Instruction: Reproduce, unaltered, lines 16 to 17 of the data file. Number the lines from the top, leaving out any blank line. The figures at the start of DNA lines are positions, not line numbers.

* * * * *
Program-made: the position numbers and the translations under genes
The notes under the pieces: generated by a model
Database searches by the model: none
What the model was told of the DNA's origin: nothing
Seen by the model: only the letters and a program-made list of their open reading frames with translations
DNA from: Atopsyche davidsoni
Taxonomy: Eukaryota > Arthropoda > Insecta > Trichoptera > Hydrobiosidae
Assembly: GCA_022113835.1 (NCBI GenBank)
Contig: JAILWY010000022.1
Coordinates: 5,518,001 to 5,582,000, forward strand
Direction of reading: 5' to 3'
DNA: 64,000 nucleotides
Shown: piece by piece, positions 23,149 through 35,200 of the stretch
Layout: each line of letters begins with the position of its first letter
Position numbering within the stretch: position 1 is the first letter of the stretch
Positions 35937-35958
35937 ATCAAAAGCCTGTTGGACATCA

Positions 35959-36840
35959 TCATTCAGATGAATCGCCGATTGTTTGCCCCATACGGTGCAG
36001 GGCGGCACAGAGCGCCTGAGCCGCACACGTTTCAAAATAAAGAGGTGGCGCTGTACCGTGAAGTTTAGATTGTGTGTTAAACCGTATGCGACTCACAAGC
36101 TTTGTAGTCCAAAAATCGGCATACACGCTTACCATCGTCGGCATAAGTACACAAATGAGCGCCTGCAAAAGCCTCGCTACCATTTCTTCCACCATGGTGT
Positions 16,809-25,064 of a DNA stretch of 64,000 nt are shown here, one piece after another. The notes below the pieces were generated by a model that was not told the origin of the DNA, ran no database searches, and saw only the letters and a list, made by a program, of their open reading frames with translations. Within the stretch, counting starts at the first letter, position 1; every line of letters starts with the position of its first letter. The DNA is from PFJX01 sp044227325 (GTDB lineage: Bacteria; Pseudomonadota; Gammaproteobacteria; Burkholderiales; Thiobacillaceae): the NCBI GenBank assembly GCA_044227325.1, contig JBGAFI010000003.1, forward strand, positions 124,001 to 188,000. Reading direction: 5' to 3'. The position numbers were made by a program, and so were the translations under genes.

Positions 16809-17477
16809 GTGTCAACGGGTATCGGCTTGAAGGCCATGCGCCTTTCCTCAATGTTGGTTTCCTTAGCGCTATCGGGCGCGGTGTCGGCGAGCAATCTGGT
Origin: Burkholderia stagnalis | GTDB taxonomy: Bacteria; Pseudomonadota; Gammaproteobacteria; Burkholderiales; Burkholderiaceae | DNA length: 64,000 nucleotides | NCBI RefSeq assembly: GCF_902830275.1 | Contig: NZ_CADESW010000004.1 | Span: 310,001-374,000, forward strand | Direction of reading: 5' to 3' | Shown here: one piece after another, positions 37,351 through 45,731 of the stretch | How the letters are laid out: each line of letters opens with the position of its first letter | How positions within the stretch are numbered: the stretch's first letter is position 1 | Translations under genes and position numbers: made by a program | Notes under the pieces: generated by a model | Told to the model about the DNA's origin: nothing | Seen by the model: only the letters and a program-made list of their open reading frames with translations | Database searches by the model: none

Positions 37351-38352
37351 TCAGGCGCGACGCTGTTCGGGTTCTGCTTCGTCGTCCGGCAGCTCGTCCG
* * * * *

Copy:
Positions 35937-35958
35937 ATCAAAAGCCTGTTGGACATCA